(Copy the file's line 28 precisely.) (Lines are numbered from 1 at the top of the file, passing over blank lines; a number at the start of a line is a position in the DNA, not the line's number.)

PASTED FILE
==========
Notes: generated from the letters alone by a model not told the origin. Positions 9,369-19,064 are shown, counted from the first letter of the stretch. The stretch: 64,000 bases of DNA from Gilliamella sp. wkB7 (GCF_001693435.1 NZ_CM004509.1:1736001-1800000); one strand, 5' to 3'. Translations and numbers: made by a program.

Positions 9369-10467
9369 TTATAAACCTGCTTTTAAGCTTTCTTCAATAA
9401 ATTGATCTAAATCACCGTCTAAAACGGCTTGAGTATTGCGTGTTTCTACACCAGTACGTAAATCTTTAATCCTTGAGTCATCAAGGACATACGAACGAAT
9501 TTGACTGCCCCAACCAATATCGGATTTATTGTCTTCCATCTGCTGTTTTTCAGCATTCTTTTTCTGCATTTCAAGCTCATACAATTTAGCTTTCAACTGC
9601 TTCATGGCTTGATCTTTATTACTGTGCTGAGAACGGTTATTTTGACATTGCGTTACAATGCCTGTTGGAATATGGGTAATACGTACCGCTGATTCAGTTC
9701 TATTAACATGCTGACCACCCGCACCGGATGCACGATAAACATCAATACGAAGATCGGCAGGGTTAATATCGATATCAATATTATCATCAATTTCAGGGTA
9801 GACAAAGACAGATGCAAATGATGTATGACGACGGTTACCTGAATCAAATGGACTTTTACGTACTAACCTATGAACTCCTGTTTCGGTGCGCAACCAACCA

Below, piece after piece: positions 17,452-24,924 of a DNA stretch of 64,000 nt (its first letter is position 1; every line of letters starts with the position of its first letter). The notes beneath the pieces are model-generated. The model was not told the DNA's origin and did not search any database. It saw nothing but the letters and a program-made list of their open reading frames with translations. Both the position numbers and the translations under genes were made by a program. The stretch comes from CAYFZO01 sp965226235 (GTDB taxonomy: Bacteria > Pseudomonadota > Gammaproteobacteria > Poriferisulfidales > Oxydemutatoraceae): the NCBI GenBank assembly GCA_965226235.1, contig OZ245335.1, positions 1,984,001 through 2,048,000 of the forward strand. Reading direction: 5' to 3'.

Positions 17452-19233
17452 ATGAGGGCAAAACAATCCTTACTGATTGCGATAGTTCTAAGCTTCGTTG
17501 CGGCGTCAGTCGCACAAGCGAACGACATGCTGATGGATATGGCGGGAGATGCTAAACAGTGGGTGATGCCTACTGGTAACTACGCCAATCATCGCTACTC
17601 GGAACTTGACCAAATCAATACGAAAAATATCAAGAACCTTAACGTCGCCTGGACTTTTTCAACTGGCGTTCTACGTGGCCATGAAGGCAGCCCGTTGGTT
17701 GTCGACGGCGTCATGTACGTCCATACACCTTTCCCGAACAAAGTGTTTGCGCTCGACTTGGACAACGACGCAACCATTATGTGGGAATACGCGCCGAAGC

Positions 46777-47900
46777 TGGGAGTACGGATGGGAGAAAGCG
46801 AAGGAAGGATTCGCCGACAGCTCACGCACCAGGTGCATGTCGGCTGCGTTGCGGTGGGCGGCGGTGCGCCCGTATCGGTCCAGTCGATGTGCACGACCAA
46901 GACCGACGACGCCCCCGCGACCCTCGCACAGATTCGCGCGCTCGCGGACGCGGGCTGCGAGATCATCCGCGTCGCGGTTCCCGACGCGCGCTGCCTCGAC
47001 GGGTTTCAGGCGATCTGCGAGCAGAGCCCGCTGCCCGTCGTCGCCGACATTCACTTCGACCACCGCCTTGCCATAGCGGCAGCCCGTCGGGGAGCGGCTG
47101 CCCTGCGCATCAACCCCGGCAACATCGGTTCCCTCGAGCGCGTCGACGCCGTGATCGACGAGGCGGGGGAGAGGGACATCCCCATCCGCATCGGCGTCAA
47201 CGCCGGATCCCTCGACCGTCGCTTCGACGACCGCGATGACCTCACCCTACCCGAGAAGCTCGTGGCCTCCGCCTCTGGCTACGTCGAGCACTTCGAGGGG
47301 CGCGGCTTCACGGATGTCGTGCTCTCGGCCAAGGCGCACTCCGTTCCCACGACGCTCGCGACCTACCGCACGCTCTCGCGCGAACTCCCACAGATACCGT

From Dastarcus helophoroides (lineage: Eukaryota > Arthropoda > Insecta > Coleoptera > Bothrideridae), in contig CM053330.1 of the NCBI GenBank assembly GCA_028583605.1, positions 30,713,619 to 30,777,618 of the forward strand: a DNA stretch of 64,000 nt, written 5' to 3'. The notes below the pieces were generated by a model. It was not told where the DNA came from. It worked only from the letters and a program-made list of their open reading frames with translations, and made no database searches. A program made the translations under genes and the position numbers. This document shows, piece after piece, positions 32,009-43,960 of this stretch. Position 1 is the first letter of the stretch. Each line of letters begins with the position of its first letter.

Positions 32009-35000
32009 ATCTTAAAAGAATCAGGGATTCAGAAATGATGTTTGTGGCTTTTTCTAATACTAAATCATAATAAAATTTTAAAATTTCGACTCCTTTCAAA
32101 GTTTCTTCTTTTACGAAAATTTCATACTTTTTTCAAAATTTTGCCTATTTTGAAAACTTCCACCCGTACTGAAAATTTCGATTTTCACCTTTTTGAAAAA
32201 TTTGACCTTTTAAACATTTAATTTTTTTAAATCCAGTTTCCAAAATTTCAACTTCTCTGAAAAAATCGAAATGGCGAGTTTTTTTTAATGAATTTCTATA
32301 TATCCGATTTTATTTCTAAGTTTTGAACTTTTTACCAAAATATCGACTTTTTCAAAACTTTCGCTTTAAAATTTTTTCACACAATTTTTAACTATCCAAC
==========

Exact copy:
32301 TATCCGATTTTATTTCTAAGTTTTGAACTTTTTACCAAAATATCGACTTTTTCAAAACTTTCGCTTTAAAATTTTTTCACACAATTTTTAACTATCCAAC